"Long on fun but short on narrative, Best in Show would be a marvellous sit-com; it just doesn’t have the legs for a feature film, even at a tight 90 minutes. Boundless energy and invention carry Christopher Guest’s best works, again in evidence here, with excellent performances from all concerned, including the canine contingent. The couples who flaunt their dogs are well observed in juicy caricatures, although they are not so overdone as to be boring after a while – although Eugene Levy, a favourite of mine, comes close. The script manages to combine Guest’s mockumentary style with the structure of a narrative (even though there isn’t one) as it in turn admires and ridicules its characters. This is another slippery area for Guest, who usually manages to retain authenticity with his genuine care for his characters, even when he is skewering them. Here, the control is slipping. It takes all of Guest’s gusto to maintain interest to the end, although the finale of the show itself is a terrific crowd pleaser, thanks in part to the well scripted and performed antics of Jim Piddock and Fred Willard as the commentators. With a central plank of a story and a step back from overstatement – and it would be brilliant."
Andrew L. Urban

"Best In Show arrives as something of a disappointment after Christopher Guest's similarly styled Waiting For Guffman. With most of the "Guffman" cast reunited and the same mockumentary technique employed there's every reason to anticipate more of the same fun but it's a case of diminished returns in this canine-oriented exercise. While there are plenty of smiles as this gallery of oddballs converge on convention city for the big show there is a laziness and obviousness to much of the humour that prevents sustained big laughs. Guest and co-writer Eugene Levy are content to settle on easy targets and there's something slightly mean about the swipes they take at their characters. The fine line between affectionate parody and ungenerous mockery is tipped too frequently to the latter and prevents this gathering our total goodwill in the process. Gags related to stressed out yuppies who have their dog in therapy and the suburban wife with a sluttish past seem like cheap shots and cease being funny after a while. Despite numerous flaws, Best In Show has more than enough moments to warrant a look. Ed Begley Jr is a delight as a sincere hotel manager who arranges alternate accomodation for cash-strapped Levy and O'Hara, Jennifer Coolidge does a funny Zsa Zsa Gabor/Anna Nicole Smith with a lesbian twist as the gold digging wife of an ancient millionaire and Fred Willard scores a handful of big yocks as a television commentator with little knowledge of dog show procedure. While Best In Show is mildly pleasing in the final analysis, Guest may wish to shake his style and stock company up in the future. He has a well trained eye for capturing the absurd in the apparently ordinary but there's a lack of sincerity and genuine affection for these characters that stops it short of the mark it should have achieved."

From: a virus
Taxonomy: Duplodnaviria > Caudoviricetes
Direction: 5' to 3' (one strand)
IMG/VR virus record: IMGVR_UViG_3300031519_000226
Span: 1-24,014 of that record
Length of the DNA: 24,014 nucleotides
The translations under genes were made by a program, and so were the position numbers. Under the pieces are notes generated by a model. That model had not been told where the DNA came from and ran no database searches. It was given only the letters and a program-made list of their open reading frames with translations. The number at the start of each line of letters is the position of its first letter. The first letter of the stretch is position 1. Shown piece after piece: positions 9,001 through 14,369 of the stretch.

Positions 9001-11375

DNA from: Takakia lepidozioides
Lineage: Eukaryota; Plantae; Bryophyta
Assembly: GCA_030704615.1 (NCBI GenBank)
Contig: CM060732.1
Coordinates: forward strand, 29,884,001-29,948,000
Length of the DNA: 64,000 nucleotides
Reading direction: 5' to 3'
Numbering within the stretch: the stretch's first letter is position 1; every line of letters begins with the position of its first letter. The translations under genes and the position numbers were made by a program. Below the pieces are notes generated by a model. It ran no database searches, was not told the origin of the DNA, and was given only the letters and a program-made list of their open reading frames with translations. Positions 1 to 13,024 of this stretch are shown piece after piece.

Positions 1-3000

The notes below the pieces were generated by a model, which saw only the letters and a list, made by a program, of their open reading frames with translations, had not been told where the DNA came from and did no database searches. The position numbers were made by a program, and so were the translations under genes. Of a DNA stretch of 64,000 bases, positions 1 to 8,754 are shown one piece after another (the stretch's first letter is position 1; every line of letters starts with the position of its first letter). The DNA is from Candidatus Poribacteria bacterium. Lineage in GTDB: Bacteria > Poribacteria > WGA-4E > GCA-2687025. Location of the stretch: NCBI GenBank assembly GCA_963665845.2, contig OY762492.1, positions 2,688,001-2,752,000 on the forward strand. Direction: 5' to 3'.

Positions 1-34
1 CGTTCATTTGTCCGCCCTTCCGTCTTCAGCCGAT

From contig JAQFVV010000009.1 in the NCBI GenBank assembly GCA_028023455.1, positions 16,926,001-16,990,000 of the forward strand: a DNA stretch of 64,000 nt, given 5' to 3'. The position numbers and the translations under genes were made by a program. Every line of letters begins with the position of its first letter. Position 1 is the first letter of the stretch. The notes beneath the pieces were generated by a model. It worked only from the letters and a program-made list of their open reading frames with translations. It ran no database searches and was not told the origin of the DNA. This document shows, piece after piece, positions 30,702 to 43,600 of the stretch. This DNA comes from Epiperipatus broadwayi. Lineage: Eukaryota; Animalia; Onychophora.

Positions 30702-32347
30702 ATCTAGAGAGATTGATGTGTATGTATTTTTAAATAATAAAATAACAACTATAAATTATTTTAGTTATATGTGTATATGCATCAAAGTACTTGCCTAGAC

Richard Kuipers

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CAST: Christopher Guest, Parker Posey, Michael Hitchcock, Catherine O’Hara, Eugene Levy, Bob Balaban, John Michael Higgins, Michael McKean, Jim Piddock, Fred Willard

DIRECTOR: Christopher Guest

PRODUCER: Karen Murphy

SCRIPT: Christopher Guest, Eugene Levy


EDITOR: Robert Leighton

MUSIC: Jeffrey C.J. Vanston


RUNNING TIME: 90 minutes



VIDEO RELEASE: October 17, 2001